Ryan Abbott started planning months ago for a trip to Walt Disney World this summer.
Using credit card points and funds from the latest round of stimulus payments, the 31-year-old elementary school aide and his wife booked the trip knowing that, even with the extra financial help, their budget would be tight. To cut costs, they planned to bring groceries to save on food, and committed to driving the 1,000 miles from New Jersey to Florida instead of flying.
Then the price of gas jumped—up more than 22% just in the first four months of the year and now averaging more than $3 a gallon nationally—making that choice slightly less economical.
“If I had known gas would be going up like this,” Abbott said, “I would have given the trip a second thought.”
- Consumer prices have skyrocketed this spring, and our expectations about high inflation can affect how long it sticks around.
- The Federal Reserve believes the surge in prices will ease as the economy continues to reopen, but nobody knows for sure.
- Factors like how fast we spend the money we’ve saved during the pandemic, and whether businesses can catch up with demand for their products, also figure into the equation.
- Over time, inflation could be locked in by a “wage-price” loop, where workers anticipating higher costs ask for higher wages, and businesses factor those new expenses into their prices, creating a need for even higher wages to keep up.
Abbott’s concern about price inflation, which eats into consumers’ purchasing power by making the things we buy more expensive, seems warranted based on recent headlines. Consumer prices have soared this spring, and, oddly, what people like Abbott think about those high prices could actually determine how long they stick around. If enough people expect higher inflation and change their behaviors—like asking for a raise so you can afford that long-anticipated trip—prices might stay elevated a bit longer than they otherwise would have.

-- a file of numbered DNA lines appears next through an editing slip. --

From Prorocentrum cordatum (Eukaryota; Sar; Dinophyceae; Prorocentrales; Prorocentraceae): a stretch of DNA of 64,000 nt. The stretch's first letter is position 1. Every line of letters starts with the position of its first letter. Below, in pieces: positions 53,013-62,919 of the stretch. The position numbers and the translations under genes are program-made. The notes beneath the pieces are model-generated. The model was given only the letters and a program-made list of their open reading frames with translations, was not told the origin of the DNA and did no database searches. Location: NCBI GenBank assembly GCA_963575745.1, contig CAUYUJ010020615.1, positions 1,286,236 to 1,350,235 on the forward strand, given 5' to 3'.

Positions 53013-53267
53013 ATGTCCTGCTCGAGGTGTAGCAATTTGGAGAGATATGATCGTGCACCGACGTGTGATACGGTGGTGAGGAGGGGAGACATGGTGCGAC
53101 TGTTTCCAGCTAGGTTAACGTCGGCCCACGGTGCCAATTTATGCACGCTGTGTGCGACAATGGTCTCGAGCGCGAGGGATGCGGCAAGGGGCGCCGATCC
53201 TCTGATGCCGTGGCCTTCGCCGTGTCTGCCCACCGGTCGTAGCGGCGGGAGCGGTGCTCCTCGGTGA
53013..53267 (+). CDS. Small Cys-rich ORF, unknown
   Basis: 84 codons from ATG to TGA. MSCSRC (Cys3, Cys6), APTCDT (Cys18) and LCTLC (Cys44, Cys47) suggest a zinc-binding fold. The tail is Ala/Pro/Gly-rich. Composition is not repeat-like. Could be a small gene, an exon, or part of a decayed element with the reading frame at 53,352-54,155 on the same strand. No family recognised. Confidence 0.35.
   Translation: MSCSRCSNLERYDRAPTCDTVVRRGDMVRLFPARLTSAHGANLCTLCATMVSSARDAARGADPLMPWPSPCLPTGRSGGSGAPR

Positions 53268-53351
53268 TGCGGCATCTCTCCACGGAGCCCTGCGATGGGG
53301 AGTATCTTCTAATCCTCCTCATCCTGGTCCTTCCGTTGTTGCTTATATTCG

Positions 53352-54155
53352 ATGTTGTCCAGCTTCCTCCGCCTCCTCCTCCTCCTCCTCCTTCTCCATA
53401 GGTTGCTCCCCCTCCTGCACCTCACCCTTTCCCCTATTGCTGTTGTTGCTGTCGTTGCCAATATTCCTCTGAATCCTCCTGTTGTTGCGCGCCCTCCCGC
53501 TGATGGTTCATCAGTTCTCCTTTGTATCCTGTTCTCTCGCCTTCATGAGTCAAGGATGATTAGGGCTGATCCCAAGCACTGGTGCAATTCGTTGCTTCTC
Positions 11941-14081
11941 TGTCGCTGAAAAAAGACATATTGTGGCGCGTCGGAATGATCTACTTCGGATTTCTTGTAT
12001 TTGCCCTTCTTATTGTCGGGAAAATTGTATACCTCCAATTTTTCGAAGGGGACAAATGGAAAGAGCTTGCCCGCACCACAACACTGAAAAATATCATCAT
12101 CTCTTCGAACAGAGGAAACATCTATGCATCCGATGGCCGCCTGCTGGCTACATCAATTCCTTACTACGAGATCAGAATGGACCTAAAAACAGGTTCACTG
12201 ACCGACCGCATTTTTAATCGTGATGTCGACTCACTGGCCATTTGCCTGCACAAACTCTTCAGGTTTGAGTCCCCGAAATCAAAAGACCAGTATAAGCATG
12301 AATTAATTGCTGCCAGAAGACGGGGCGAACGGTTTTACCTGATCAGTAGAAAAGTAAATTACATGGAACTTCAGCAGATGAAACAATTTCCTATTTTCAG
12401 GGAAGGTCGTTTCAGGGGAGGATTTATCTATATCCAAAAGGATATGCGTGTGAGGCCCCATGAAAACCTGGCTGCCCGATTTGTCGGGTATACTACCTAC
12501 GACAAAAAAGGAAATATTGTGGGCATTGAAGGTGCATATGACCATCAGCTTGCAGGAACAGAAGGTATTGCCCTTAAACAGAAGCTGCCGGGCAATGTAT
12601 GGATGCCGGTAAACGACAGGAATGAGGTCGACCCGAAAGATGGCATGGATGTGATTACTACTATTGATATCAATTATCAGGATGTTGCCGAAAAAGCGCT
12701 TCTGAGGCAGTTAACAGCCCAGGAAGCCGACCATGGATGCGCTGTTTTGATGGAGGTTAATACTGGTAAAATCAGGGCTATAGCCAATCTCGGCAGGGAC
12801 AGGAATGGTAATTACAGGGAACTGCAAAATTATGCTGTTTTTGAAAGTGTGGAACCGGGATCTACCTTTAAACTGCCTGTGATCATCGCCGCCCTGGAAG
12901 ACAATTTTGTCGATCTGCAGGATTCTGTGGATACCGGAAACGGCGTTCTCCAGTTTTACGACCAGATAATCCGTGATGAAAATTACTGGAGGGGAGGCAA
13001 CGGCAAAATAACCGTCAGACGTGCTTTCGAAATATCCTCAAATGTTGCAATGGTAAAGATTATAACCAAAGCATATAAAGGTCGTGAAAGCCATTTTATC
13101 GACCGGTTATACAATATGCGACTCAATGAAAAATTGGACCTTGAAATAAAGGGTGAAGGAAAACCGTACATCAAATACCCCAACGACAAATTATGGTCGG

The price jumps have been notable, to be sure. Consumer Price Index (CPI) data for April shocked economists by showing an increase of 0.8% last month, four times as much as they expected. Even more jaw-dropping, the core index—which excludes prices for food and energy that tend to fluctuate—rose 0.9% in April, the largest month-to-month jump since April 1982.
The increase pushed the year-over-year core inflation rate to 3.0%, up sharply from 1.6% in March. That’s above the Federal Reserve’s traditional target of 2% (its goal for an average over time,) but still very little compared to the all-time inflation highs seen in 1980, when core CPI peaked at 13.6%.
Even so, the 3-month annualized rate—which takes the last three monthly increases to give a clearer picture of what’s happening right now—is currently a whopping 7.2%. And that number will likely move higher in the coming months, said Sarah House, senior economist at Wells Fargo.
While some of the year-over-year rise can be blamed on so-called base effects, where a decrease in inflation last spring means the baseline for year-over-year comparison now is low, month-to-month increases aren’t influenced by such effects. The Federal Reserve has acknowledged that prices are going up, but it says the spike should be temporary, due to what it calls “transitory factors,” like a surge in consumer demand fueled by government aid.
That surge can’t last forever, the Fed says, and it would prefer to be patient before raising interest rates to fight inflation. Acting too soon could stamp out the economy’s momentum completely, giving the Fed a very different problem to combat.